There are a number of media critics who question the value and the seeming audacity of newspaper endorsements.
We understand the argument. But we respectfully disagree with it.
We believe that endorsements are part of our obligation to the community and to the role of the press in the democratic process.
We compare it, in some respects to this:
There are a number of cynics who question the value of voting. Some do so pounding their chests, some by simply not showing up. Many of these cynics may even vote, but they undervalue that privilege by failing to take the time to study whom they're voting for or against.
Again, we understand the arguments against voting. But we less respectfully disagree with them.
We believe that voting is a part of every citizen's obligation to the community and to the role of the electorate in the democratic process.
Our belief in the vote is inseparable from our belief in endorsements. Our obligation is tied to your obligation.
Our endorsements in the 2012 general elections will begin Monday. It is true that in making them we hope they are a factor in your decision about who gets your vote.
We expend a great deal of time, thought and energy into them. We feel an obligation not only to make them but to make them thoughtfully. Largely, the idea is to provide you with the benefit of the generally better access we have to the candidates and the political processes.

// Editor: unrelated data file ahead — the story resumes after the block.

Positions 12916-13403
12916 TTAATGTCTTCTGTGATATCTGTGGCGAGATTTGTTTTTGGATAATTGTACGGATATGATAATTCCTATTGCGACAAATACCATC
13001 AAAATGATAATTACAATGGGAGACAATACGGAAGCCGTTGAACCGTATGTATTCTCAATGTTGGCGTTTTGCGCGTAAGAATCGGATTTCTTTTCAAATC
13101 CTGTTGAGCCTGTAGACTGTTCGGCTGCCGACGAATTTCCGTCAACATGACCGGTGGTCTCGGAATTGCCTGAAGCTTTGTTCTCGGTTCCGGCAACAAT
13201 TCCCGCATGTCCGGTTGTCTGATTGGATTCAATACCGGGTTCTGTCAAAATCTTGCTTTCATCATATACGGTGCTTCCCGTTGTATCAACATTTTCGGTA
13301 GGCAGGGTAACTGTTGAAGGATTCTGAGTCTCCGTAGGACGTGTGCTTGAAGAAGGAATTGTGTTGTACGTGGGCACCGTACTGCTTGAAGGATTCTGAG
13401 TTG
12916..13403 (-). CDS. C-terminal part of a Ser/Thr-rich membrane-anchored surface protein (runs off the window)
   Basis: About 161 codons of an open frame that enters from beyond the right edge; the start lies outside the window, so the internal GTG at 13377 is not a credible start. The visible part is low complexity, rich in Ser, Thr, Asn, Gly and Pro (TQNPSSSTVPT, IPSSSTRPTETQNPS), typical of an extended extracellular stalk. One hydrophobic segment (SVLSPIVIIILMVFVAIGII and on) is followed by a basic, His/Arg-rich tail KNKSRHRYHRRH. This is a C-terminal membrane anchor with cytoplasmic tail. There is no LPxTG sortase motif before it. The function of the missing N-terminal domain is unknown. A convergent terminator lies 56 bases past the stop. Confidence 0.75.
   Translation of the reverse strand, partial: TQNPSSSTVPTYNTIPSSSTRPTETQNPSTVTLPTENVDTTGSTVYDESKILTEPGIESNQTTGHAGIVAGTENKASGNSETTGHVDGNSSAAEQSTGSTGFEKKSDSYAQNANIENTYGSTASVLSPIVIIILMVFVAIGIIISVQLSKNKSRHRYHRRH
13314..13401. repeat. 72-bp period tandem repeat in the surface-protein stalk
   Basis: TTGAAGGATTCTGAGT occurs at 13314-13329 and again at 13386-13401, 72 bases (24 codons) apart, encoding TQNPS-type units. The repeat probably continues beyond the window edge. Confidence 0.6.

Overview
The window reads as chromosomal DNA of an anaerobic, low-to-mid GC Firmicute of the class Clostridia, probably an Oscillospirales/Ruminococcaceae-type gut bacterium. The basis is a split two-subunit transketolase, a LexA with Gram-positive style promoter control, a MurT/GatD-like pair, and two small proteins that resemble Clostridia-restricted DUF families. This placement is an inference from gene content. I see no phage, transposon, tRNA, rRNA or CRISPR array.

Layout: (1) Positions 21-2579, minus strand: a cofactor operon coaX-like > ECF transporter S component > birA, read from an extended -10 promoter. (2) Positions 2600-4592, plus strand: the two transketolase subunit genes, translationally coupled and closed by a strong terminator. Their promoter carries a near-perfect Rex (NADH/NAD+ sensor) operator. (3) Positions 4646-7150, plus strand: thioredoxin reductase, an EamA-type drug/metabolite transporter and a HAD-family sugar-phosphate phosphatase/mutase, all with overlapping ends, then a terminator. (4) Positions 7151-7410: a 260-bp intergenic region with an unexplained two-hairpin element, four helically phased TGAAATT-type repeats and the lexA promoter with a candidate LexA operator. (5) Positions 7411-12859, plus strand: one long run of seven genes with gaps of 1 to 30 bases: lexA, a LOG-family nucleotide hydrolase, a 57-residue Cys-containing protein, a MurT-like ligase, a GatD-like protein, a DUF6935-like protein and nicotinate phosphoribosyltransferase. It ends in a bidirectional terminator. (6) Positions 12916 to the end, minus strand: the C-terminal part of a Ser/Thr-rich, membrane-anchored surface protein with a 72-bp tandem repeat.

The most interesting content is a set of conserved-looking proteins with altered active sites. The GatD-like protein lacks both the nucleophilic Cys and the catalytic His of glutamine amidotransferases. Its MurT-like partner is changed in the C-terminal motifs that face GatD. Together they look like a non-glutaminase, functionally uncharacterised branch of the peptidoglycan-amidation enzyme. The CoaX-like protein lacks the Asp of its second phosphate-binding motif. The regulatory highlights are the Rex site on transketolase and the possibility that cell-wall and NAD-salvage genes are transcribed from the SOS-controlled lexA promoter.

In making them, we also strive to stay true to our institutional voice: a moderate philosophy that is fiscally conservative while socially somewhat progressive. We aim to look out for society's best interests and for the suburbs' best interests, in that order. We believe that the public good is best served when everyone tries to work together to identify and solve problems.
That is our general philosophy, and for the most part it will be reflected in our editorial endorsements.
It may not be your philosophy. That's OK. In a free society, there is disagreement. If it's not your philosophy, keep that in mind while weighing our endorsements.
Our priority here isn't to influence your vote but rather to engage you and your neighbors in the process. To get our readers to think. To get our readers to debate. To get our readers to vote.
That's the linkage between our role in the democracy and yours, the linkage between our obligation to endorse and your obligation to vote.
Our endorsement, in the final analysis, is just an opinion. And informed one, we hope, but just that, an opinion. We view it ideally as one factor of many in your vote.
The real aim here is to spur voters to deliberate, to research, to accept the obligation of voting with seriousness of purpose.
That seriousness of purpose, that's the key. That's how we all make for a better community and a better country -- a thoughtful partnership for the greater good.